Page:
Have you ever wondered
what the world would look like if you were an insect? In your everyday life,
you use your five senses (taste, touch, hearing, smell and sight) to learn
about the world around you. An insect’s body works differently from yours and
that changes the way they learn about the world around them.
|Front view of a proboscis |
Taste: A bee’s sense
of taste depends on receptors in her antennae. She can tell the difference
between bitter, sweet, salty, and sour. If she likes the taste, she will extend
her proboscis and begin to feed.
Touch: A bee’s sense
of touch is similar to a human. They often use their antennae to measure cells
and also touch each other during bee dances.
Hearing: Although most
insects do not have ears to hear, they are able to “hear” sound around them
because of the vibrations in the air. A bee is covered in very sensitive hairs
which alert her to vibrations in the air. Worker bees can “hear” a scout bee buzzing
as she tells them where food can be found.
|A honey bee releasing pheromones to guide other bees home|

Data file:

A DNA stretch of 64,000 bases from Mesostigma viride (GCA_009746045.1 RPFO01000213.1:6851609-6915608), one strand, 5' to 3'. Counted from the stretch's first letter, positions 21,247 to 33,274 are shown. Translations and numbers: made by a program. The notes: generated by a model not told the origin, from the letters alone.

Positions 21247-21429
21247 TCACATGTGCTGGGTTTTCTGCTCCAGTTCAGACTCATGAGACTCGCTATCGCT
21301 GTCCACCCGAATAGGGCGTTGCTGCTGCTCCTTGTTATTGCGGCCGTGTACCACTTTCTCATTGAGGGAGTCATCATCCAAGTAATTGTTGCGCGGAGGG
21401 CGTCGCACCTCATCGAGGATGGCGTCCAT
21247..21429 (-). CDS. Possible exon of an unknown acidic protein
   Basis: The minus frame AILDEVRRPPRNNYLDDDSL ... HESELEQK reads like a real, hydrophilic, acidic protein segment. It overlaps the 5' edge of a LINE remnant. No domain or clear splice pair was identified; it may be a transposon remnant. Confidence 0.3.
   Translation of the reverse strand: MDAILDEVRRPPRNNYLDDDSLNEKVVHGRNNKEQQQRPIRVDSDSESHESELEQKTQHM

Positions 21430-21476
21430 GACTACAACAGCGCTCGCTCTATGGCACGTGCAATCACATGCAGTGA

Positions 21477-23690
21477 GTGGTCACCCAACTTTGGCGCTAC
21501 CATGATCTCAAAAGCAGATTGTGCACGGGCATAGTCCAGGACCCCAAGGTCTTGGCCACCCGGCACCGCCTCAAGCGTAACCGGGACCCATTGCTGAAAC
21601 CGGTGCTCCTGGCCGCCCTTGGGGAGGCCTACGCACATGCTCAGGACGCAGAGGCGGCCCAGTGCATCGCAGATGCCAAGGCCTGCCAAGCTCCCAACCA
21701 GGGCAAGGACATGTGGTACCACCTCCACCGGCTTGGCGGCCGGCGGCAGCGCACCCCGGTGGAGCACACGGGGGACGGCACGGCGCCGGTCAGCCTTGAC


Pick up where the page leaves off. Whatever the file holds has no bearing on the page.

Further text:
Smell: Honeybees use
chemical smells called pheromones to communicate with each other and identify
bees that belong in their hive. A honeybee does not have a nose; instead, she
uses special receptors in her antenna to decipher what pheromones are around
Sight: Unlike humans,
have compound eyes with thousands of individual light receptors. This
means that instead of seeing the world as one picture, bees see many individual
dots of color placed together. It is similar to the way a television screen
projects a picture. A honeybee’s compound eyes also see a different color range
than humans, making it difficult to see red but allowing them to see
ultraviolet light. A honeybee also has three additional simple eyes located on
the top of her head. A bee cannot use these simple eyes, called ocelli, to see
color. They can only see the difference between dark and light with these eyes
which helps bees navigate.
|Comparison of human and bee visible light|
Bees are amazing insects with very intricate bodies. They perceive the world differently than we do and use their senses to keep their hive happy and healthy.